Tuesday, October 9, 2007

Sorting Dad out

All last week, I was driving Dad's car around packed to the roof with everything he owns. I alternated between feeling depressed and feeling liberated by the idea of owning only as much stuff as will fit into the inside cabin (and trunk) of a Toyota Corolla.

Eventually, I knew I had to begin sorting through it and I'd been meaning to ever since we gathered it all up from Laura's place, and a few days later, added a couple more shopping bags marked RAY from the great sorting out that Mom was doing before her move.

But my life works like this: I leave the house before dawn to get Katie to school and I don't return until its getting dark--and it's time to make dinner. Plus, while I was driving the stuff around, Mom kept calling to ask me to help her pack or unpack.

Don;t ask me why I drove the stuff around. Maybe I thought I'd sort it in between appointments or pull over on my way home from work. Maybe I liked having it with me--tightly packed in the backseat. Maybe I wanted to keep an eye on it.

But anyway, last Friday, when I got to work early, I had the thought that maybe, I could just take the time to do it NOW.

It was 7:45 am and the empty parking lot stretched around me, reminding me of the time when I was 20-something and drove out to Jones Beach at 3:00 in the morning to watch the sun come up.

I turned off the ignition, leaving the battery on so I could listen to NPR while I worked. Then, I opened all four doors of Dad's car and began pulling things out. I started with his clothing--which my husband had consolidated from six cartons to two large laundry sacks. I dumped the contents onto the asphalt and. drawing on my memory of the WHAT TO BRING TO THE NURSING HOME memo, I began.

I examined each shirt, sweater, pair of sweat pants. If there was a stain, torn collar, or if a garment looked old, I tossed it in one bag. If it looked good or if I remembered that I'd seen dad wearing it to a special occasion like a party, I folded it neatly into a pile on the backseat. IN the second laundry bag, I stuffed everything that needed laundering or was covered in cat hair from Laura's pets.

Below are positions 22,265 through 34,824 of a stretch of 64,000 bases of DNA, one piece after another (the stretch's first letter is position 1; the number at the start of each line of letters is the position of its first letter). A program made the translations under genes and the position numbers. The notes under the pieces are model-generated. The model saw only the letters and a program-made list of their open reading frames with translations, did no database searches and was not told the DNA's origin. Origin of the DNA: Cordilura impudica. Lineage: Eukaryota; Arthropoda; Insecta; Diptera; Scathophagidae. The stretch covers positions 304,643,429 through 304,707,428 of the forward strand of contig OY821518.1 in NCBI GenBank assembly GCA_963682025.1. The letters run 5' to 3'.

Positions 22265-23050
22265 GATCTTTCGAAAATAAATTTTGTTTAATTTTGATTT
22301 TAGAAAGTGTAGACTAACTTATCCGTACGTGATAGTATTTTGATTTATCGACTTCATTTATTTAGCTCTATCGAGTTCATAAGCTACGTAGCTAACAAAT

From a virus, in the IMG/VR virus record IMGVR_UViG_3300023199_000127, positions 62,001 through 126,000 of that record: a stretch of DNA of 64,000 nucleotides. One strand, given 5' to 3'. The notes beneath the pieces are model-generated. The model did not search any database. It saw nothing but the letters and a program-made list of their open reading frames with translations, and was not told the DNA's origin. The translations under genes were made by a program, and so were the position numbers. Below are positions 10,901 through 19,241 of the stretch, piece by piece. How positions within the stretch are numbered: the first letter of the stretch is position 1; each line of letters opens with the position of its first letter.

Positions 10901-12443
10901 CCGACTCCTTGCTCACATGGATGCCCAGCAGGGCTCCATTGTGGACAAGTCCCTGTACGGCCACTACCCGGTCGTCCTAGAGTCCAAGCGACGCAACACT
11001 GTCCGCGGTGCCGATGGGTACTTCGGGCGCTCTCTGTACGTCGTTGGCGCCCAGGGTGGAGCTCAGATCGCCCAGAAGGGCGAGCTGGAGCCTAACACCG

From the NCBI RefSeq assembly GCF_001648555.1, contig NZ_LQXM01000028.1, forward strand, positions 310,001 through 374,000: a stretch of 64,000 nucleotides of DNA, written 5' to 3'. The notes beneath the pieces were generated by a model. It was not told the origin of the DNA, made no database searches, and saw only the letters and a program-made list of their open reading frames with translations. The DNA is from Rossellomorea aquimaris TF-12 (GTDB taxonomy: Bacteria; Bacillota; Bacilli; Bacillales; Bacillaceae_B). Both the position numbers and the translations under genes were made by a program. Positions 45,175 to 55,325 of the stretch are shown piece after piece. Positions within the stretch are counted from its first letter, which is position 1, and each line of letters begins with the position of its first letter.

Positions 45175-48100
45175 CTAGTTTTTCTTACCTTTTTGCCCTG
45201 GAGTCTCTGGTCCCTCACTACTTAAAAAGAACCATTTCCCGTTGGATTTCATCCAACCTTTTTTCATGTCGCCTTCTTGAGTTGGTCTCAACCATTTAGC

As I worked, Morning Edition playing softly on the radio, the landcaping company pulled up and six latinos got out with leaf blowers and made a lot of noise for about 20 minutes. They must have wondered if I was a homeless person, living in my car. Why else would a woman be standing in the middle of an empty parking lot, surrounded by clothing and personal items. Maybe they thought I had slept there, back behind the buildng where no one would have seen me.

They were so loud that I forgot the radio was still playing and when they left, and I remembered, I thought Id better shut it off before I drained the battery. Just to be sure, I tried the ignition and click click, the car wouldn;t come on. I pulled out the key and crossed my fingers that, as i worked all day, it would recharge it self. (Note: It did)

Anyway, back to the sorting... I looked through five or six cartons of files and documents dealing with his work--as an advocacy coordinator/consultant for people with disabilities. What in the world should I do with all of this? I kept asking myself. FInally, I rearranged things so the files went into the trunk and I pulled the rest of dad's things into the prking lot. Opening boxes I discovered: A carton of medical supplies--syringes and needles from the injecable vitamin therapy that Laura got Dad on but then couldn't follwo through on because, though she is a anurse, she can't stand giving injections. I guess that, since Dad must have oaid for the syringes, she thought he should have them--or maybe she thought the hosptial might like to have them. I tossed them in the dumpster along with four boxes of alchohol swabs, three boxes of gauze pads and two of latex examination gloves. There were person toiletry items: toothpaste, ibuprofen, gold bond powder. And a box of odds and ends: A brass "R" paperweight, grandson Cerulean's little sock, a picture frame (empty), some pens--all of which I saved. I mixed things into different groups--making a box of things to save, a box of things to ask dad about, a box of things that I didnt know what to do with.

When I was finished, I put it all back into the car, tossed half the clothes in the dumpster. And went into the office to work. There I made myself a cup of green tea, and began opening angel letters--reading stories of all the miraculous ways the angels take care of us...

I have to say that, since this Dad thing really took off, I have been pretty sure his guardian angels are in charge--putting him into the hands of the gentlest, most supportive hospital and nursing home staff imaginable, allaying all of his fears and doubts, Sorting things out their way, while I take care of things down here.

No comments: